Challenges around the use of sub-agents in South Asia is a critical issue according to an independent expert report recently commissioned by the Association of Australian Education Representatives in India (AAERI).

The South Asia Education Strategy 2020-25 covers wide range of issues relating to the provision, by Australian educational institutions, of education to international students from South Asian countries over the next five years. The role of education agents is covered in detail.

Below is a summary of the key issues and findings on the role of education agents. Even though the report’s frame of reference is the Australian market, much of the content is relevant globally.

Agents will continue to play an important role

The use of sub-agents is widespread but lacks transparency

The report identifies the use of sub-agents as the “No.1 critical issue” for many educational institutions. Most institutions do not permit their authorised agents to use sub-agents but the practice is “deeply embedded” in South Asia. The report goes on to say:

Agents are collaborating and in some cases signing agreements with sub/referral agents without permission from their institutional partners. There is a need for transparency with respect o the use of sub-agents.

Unethical onshore agents are a problem

The report notes a growing problem of education agents based in Australia who are deliberately ‘churning’ students, or in other words, encouraging them to ‘course hop’. This is a particular problem in Sydney and Melbourne.

The report alleges that some educational institutions are complicit in this activity, offering ‘scholarships’ of up to $10,000 to encourage students to switch institutions. Those scholarships are widely perceived as fee discounts and are seen by many as a “race to the bottom”.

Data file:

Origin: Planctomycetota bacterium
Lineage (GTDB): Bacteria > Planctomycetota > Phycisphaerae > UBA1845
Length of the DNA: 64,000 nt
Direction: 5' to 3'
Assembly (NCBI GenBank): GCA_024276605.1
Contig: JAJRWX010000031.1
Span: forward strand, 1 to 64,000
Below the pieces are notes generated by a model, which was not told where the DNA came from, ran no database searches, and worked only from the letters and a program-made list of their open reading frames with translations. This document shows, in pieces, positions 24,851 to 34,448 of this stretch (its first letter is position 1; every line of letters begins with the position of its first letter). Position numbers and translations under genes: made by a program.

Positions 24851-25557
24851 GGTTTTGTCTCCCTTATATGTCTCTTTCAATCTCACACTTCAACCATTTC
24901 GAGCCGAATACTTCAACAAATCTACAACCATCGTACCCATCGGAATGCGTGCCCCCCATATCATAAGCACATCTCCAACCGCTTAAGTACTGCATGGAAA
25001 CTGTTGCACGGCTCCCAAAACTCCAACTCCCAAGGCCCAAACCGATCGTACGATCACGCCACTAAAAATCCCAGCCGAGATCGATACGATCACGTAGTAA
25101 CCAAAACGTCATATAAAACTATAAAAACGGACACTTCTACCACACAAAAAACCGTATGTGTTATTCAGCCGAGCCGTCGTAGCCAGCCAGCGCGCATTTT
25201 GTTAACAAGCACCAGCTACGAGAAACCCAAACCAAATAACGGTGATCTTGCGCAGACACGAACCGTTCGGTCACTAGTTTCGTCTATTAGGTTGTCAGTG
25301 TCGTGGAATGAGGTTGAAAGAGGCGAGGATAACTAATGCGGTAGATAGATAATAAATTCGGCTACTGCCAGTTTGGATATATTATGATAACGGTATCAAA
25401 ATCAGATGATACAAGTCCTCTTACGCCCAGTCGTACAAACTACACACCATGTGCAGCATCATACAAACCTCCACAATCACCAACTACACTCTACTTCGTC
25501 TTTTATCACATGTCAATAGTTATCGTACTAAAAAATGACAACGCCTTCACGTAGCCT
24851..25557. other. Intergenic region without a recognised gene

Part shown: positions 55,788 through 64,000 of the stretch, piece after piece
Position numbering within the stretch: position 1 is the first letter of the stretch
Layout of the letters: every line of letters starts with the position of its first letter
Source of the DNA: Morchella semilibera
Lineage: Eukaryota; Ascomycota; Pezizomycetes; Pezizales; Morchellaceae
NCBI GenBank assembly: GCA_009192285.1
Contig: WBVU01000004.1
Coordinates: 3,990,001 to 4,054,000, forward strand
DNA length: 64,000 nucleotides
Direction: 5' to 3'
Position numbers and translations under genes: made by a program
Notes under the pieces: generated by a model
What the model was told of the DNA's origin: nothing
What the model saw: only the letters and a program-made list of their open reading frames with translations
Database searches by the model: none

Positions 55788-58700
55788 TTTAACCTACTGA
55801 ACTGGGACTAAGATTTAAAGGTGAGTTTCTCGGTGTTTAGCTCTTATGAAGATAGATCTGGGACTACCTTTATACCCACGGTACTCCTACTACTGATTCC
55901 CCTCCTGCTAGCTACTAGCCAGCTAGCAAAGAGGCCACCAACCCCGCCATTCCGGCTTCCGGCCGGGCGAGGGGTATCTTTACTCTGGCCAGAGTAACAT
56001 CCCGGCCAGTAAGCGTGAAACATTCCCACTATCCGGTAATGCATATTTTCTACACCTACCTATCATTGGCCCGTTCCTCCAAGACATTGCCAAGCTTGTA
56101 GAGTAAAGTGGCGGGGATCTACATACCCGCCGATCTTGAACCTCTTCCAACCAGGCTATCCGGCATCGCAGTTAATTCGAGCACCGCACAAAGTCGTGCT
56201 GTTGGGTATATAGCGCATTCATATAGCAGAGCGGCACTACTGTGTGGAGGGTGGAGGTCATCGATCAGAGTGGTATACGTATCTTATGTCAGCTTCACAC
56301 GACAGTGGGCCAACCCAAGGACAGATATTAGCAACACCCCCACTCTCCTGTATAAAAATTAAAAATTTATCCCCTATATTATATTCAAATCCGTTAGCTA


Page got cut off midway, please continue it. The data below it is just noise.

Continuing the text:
The report makes the following recommendations with respect to education agents:

  1. Whilst acknowledging the importance of the agent’s onoing role in the future, the network (agents and providers) must be cognisant of the perceptions of many key stakeholders of the “poor behaviour” of agents particularly onshore within Australia.
  2. Providers and their offshore agents must continue to be vigilant over both the actions and quality of sub-agents and put in place systems and processes to ensure compliance, as this has been viewed as a key issue by many stakeholders.
  3. Agents should consider students as “lifelong customers” and have continued engagement with them beyond the commencement of their studies.
  4. Providers should consider agents as colleagues and not purley ‘business partners’, responsible for meeting commercial targets of their institutions.
  5. Agent associations will continue to grow, but their first priority should be to ensure their members are acting with integrity with the student as their key focus especially if trying to establish their chapters outside their own region.

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Source: THE, AAERI

Image:  Duangphorn Wiriya on Unsplash